Investigating air quality impacts of cruise ship and ferry emissions in James Bay, Victoria, BC, Canada




Poplawski, Karla

Journal Title

Journal ISSN

Volume Title



The purpose of this thesis is to investigate air quality in the James Bay neighbourhood of Victoria, BC, Canada, and determine the effects of emissions from cruise ships and ferries on local air quality. A combination of field monitoring and air quality modeling conducted during the 2007 cruise ship season in Victoria is used to achieve this objective. Pollutants examined include nitrogen dioxide (NO2), sulphur dioxide (SO2) and particulate matter (PM2.5 and PM10). Field monitoring provides long-term average concentration levels throughout the area, while the California Puff Model (CALPUFF) is used to predict concentrations from ferry and cruise ship sources at shorter time periods (1-hour and 24-hour). The two methodologies used for this research quantify air quality in James Bay and establish a baseline of concentration levels which can be referred to during any future air quality studies in the area. Results show possible, yet infrequent, exceedences of Capital Regional District and World Health Organization 1-hour NO2 and 24-hour SO2 air quality guidelines in the study domain. The potential implications of these exceedences on health of residents will be assessed by the Vancouver Island Health Authority.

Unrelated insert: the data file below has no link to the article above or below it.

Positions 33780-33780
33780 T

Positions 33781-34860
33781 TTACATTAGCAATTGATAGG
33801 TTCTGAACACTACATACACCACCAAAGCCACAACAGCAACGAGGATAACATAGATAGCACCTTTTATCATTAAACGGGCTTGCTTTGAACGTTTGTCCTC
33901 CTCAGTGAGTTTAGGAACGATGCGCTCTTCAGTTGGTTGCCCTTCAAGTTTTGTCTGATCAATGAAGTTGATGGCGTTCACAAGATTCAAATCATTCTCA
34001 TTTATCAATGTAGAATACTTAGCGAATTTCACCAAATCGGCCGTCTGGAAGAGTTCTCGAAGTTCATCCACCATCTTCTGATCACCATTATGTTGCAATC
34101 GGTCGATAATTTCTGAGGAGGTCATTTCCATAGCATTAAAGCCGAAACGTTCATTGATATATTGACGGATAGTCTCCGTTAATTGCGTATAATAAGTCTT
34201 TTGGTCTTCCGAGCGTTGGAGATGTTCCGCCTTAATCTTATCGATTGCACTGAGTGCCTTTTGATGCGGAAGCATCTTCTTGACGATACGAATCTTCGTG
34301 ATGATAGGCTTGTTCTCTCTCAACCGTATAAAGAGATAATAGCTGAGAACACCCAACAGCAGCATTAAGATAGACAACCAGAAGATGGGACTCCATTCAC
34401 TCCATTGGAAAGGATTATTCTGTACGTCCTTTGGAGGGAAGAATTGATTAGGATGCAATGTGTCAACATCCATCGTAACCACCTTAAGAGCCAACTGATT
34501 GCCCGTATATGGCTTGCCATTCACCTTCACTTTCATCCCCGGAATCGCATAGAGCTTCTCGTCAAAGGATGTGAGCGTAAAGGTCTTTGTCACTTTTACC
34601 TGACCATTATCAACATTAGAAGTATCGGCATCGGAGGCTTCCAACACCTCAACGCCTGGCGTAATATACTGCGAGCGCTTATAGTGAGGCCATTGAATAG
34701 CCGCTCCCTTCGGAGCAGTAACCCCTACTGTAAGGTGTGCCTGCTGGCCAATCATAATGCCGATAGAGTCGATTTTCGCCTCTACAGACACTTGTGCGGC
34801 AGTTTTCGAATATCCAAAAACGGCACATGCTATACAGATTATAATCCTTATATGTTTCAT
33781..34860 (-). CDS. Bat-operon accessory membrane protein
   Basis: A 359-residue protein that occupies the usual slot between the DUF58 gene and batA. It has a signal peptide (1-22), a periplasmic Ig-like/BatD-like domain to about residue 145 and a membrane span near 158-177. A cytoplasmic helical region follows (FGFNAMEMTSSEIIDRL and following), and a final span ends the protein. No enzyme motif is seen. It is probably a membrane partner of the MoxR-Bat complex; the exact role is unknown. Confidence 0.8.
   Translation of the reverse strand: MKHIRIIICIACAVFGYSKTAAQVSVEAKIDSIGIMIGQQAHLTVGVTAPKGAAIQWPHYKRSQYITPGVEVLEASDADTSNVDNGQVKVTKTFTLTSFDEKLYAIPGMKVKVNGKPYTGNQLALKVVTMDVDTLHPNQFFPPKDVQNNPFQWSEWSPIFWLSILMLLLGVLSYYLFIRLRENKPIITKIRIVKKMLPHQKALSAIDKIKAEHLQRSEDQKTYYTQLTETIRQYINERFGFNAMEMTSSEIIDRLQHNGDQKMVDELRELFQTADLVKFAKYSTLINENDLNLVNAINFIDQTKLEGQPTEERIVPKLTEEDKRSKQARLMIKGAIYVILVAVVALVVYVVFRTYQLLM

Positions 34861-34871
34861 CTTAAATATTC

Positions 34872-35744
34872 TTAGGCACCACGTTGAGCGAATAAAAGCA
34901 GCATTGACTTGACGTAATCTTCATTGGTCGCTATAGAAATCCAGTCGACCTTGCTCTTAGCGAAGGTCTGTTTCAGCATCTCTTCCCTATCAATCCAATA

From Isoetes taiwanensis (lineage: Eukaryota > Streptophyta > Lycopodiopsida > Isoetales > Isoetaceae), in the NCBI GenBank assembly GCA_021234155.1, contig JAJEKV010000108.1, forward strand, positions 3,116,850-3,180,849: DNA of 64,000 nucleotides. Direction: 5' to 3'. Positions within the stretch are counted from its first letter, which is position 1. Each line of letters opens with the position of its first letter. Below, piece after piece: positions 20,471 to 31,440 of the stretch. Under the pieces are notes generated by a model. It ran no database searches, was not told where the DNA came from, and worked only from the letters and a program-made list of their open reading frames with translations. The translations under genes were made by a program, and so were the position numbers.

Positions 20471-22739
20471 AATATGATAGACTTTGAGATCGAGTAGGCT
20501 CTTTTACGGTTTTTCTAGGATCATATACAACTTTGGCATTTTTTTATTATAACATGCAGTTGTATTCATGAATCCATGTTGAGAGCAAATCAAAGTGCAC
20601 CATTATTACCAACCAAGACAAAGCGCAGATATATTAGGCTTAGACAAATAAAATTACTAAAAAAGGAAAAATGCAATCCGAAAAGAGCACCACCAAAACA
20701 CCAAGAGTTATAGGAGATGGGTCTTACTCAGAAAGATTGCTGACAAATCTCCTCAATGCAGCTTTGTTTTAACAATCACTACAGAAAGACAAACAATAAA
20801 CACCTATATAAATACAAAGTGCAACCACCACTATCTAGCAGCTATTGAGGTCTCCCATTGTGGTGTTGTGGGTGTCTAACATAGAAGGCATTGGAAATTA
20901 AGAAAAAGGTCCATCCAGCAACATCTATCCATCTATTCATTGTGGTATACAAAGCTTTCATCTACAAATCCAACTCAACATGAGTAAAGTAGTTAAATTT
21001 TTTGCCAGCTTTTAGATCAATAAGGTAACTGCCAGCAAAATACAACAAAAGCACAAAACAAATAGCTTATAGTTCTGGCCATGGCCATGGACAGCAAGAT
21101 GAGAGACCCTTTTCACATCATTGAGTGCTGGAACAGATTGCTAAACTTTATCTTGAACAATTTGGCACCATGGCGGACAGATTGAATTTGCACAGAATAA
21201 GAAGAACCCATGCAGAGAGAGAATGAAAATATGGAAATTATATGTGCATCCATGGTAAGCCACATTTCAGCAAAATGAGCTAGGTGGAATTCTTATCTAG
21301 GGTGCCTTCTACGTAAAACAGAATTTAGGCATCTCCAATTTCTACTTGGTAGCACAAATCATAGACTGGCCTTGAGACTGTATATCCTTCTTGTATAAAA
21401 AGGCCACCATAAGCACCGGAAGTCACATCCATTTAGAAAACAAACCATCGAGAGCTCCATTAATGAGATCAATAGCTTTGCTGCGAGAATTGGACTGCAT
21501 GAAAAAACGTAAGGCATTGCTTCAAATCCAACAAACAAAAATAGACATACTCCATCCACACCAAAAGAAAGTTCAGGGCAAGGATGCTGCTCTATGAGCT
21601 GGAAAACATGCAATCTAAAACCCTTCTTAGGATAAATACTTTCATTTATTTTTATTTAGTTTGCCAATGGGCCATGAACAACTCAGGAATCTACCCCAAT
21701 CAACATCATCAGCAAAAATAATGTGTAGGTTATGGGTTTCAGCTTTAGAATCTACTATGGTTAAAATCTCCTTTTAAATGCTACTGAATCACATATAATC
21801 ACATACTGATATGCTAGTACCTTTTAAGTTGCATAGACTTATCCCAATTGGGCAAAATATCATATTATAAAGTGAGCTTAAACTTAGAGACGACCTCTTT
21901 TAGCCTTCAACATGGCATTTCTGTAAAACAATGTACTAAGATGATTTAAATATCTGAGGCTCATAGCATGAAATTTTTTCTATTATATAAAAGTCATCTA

air quality, marine emissions, cruise ships, ferries